chapter  5
21 Pages

China’s minorities without written scripts: the case of education access among the Dongxiang

The Chinese state sees language policy as an essential determinant of ethnic

minority educational progress. The use of minority language as a medium of

instruction is viewed as a way to increase attendance rates and strengthen sociali-

zation into a national identity. However, the policies differ for those ethnic mino-

rities with or without a commonly used written script. Among the minorities

without a script are the 300,000-strong Dongxiang, an ethnic group with the low-

est level of literacy and school access in China. There has been little systematic

research on the role of language in school access for Chinese minority groups

without a written script. This and Zhou Yisu’s Chapter 4 about the Dongxiang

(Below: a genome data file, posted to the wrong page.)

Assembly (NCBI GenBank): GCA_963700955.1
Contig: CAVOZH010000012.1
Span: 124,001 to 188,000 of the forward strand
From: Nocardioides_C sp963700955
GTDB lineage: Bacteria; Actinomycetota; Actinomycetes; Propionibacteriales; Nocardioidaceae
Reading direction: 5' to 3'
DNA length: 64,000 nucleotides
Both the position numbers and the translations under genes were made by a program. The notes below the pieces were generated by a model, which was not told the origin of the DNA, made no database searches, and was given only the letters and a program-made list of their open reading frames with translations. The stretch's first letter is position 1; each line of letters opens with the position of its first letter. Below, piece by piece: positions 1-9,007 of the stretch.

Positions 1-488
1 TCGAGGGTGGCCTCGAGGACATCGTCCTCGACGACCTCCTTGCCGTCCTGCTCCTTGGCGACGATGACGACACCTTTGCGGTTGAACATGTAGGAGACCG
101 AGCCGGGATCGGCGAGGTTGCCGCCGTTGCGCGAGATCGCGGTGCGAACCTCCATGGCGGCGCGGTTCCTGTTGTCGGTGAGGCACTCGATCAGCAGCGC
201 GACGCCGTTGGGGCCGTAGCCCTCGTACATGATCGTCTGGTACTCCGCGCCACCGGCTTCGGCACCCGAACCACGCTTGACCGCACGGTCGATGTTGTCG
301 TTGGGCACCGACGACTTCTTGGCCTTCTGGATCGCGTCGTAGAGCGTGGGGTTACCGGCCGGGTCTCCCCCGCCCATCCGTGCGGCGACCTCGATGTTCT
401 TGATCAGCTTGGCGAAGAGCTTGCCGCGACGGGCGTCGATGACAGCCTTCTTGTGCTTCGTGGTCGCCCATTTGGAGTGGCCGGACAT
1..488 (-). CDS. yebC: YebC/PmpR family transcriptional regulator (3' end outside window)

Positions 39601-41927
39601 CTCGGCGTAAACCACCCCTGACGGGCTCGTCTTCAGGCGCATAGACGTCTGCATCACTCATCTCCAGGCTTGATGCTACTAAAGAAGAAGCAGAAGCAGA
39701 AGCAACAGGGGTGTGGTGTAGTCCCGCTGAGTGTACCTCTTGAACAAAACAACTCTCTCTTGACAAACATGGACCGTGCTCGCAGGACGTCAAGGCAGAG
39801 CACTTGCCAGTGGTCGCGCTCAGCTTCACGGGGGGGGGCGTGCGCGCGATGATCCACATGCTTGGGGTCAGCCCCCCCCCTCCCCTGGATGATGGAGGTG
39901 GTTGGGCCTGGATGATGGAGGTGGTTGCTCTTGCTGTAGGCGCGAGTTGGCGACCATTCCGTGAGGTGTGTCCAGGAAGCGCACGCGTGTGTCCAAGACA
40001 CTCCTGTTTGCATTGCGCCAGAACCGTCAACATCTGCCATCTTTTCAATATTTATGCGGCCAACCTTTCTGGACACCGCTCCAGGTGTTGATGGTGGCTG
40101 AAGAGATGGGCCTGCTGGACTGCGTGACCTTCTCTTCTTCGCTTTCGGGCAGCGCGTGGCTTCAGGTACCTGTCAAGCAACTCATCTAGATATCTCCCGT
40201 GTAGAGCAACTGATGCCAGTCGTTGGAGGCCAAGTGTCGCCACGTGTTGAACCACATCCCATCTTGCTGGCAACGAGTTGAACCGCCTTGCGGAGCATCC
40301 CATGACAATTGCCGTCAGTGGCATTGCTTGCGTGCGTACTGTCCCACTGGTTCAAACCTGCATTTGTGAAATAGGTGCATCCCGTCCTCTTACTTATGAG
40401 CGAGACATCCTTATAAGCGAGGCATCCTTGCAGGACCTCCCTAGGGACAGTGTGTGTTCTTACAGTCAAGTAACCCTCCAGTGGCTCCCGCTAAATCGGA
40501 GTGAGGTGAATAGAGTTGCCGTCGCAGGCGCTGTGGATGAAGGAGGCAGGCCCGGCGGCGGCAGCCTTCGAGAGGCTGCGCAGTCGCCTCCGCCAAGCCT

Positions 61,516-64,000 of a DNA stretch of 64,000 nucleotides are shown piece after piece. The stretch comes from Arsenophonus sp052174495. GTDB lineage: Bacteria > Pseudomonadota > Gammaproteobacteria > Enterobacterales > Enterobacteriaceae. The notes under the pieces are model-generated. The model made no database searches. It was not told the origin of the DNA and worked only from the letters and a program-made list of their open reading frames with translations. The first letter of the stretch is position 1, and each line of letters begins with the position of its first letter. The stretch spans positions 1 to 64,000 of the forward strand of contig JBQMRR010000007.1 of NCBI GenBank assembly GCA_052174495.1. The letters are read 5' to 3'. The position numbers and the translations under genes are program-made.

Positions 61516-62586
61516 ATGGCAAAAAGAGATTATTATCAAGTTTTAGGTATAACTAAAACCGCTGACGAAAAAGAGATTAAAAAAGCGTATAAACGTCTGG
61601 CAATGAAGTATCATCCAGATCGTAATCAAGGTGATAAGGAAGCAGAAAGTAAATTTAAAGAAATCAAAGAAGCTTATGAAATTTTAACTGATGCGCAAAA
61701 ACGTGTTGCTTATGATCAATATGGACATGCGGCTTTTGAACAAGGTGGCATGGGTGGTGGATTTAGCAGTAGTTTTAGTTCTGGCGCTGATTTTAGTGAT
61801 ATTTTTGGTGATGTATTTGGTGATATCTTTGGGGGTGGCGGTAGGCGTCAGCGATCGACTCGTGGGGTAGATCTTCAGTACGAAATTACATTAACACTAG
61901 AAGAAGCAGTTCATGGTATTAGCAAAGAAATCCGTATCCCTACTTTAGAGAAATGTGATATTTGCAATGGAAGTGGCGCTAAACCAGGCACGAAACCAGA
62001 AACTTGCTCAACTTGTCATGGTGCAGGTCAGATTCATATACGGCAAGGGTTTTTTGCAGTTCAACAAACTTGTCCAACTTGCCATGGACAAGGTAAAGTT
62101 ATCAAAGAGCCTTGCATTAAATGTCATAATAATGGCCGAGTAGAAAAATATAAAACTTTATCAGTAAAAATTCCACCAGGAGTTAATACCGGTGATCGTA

aim to provide insights into the schooling of script-less minorities. In fact, there

is a need for more research and analysis of the Dongxiang (and similar groups

without a written script), especially with reference to their learning styles and

school discontinuation. This research identifies the major difficulties in school-

based learning for Dongxiang speaking children. Specifically, it explores local

perspectives on how language and other factors are related to school enrollment

and achievement. In order to accomplish this, the research combined a variety of

data gathering methods, including survey questionnaire, open-ended and in-depth

interviews, field visits, observations, and case studies to analyze the difficulties

of language transition faced by Dongxiang ethnic minority children. The results

reveal that native language does not cause schoolchildren to discontinue their

studies. However, it does have an important indirect influence, especially on the

education of girls. The research results also show that Dongxiang ethnic minority

schoolchildren in the early years of schooling struggle to understand their teach-

ers when they teach through the medium of Chinese. This results in poor school

performance, a decline of interest in learning, a frustrated sense of achievement,

and a decline in self-respect. Many students drop out as part of a vicious cycle

that sees a reproduction of poor conditions for learning.